The authority for sending them was based on circulars from the Governors of Ohio, Illinois, Missouri, Iowa, and Wisconsin, sent to the commanding officers of respective regiments.
I did not wait for orders from the War Department, for the reason we have received no general orders for several weeks, but took it for granted, on seeing the circulars, that orders had been issued and sent the recruiting parties accordingly.
Particular instructions were given to select for the details officers and men in the line of promotion, especially those who have received commissions, but who could not be mustered in consequence of their commands being below the minimum.
These men have gone to recruit, with the determination to fil up their companies and regiments in order that they may receive the promotion to which they feel themselves entitled.
Already news of good success in recruiting in the several States where it has been authorized has been received. Since the date of my last letter nothing material has transpired.
Two brigades of Crocker's division are still at Natchez. One brigade here with Leggett's (late Logan's) and McArthur's divisions. Osband is at Skipwith's Landing, and Hawkins at Goodrich's, with three regiments of colored troops at that point and one at Milliken's Bend. Two colored regiments are here and two at Natchez.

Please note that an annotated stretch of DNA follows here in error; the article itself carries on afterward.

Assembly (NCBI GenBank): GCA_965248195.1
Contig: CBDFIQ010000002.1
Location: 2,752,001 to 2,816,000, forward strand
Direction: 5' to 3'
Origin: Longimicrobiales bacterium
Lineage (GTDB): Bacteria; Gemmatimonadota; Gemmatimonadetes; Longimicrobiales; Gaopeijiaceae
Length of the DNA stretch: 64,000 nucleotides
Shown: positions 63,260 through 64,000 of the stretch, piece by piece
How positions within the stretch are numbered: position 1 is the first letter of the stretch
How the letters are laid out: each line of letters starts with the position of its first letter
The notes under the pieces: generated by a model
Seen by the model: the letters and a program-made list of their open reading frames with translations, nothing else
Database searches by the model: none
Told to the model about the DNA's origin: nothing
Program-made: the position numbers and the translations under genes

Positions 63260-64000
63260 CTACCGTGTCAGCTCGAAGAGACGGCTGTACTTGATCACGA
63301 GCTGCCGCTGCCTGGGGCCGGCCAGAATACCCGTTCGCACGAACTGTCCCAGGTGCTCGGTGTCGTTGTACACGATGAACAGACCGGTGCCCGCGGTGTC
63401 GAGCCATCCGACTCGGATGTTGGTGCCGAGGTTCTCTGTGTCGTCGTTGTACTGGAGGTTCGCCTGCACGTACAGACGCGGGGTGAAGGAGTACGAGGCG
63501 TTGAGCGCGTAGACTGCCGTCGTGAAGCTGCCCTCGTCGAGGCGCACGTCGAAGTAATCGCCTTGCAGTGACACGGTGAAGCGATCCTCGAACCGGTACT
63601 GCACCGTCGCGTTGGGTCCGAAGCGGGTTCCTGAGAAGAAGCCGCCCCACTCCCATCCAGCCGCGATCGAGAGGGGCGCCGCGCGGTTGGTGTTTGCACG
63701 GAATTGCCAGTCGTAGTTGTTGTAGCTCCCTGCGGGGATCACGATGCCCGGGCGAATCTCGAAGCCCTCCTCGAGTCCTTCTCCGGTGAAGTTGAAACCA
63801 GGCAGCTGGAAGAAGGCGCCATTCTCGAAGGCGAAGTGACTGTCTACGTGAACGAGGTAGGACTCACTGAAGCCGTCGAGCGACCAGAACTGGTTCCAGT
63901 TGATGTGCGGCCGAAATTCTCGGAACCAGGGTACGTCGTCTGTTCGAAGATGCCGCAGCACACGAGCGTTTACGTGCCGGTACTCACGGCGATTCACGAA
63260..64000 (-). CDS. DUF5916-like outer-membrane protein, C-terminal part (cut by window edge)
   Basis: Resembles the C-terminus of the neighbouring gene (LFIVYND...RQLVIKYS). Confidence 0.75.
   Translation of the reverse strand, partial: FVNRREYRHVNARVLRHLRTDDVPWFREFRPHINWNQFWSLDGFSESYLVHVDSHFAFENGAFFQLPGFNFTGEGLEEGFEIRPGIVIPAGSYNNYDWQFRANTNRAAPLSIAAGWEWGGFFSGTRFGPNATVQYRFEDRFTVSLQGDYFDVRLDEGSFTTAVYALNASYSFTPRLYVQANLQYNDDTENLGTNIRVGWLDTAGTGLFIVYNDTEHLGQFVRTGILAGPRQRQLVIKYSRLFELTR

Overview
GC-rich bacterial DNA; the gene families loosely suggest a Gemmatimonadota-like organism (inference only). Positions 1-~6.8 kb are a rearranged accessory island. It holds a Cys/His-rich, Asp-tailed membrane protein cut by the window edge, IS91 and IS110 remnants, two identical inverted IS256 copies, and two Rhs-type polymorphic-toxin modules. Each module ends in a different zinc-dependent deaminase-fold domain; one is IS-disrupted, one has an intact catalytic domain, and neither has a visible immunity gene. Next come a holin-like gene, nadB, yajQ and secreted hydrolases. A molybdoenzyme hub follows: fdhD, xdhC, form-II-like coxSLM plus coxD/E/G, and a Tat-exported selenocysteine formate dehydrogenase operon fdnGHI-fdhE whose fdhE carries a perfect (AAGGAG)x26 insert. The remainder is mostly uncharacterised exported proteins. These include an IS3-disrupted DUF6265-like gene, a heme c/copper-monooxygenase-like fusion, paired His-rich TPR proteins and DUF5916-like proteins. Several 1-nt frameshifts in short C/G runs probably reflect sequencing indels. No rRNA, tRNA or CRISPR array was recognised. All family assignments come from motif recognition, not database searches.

The day after the arrival of Colonel Hall's brigade, Crocker's division, at this place, information was received through scouts that a large force of rebel cavalry, consisting of Logan's and a part of Cosby's brigades, were running south, possibly with a view of making a raid on Natchez and destroying the property of loyal men in Wilkinson and adjoining counties, of whom it is reported there are a great many.
Until the movements and plans of the enemy could be ascertained, I directed General Crocker to remain at Natchez with the two brigades, and to exercise his discretion about moving out to attack the enemy if they make their appearance in his vicinity.
He has since reported that indications point to a gathering of considerable force at Tunica Bend, below the mouth of Red River, for the purpose of obstructing the navigation of the river, the force on the east bank to consist of cavalry drawn from this section, and that on the west bank of infantry, artillery, and cavalry from Kirby Smith and Taylor. There is nothing definite in regard to it yet, and the point named is in the Department of the Gulf.
The latest news from New Orleans is that Banks is in possession of Point Isabel and Brownsville (this is authentic), and that the Thirteenth Army Corps has returned, and is embarking at Algiers to join Banks, while the Nineteenth remains to hold Teche country. As I am not officially advised, I cannot state whether the above is correct or not.
General Hawkins has had an alarm one a week, regularly, at Goodrich's Landing, and the last on the 16th stated that 16,000 were marching to attack him.
I felt satisfied that his information was incorrect, and that if any was really coming to attack him, it was very much smaller than the number above stated, and that he could, with the aid of a portion of the Marine Brigade and two gun-boats which were there, maintain his position until re-enforcements could reach him if they should be needed.
Some recent information has convinced me that the reports were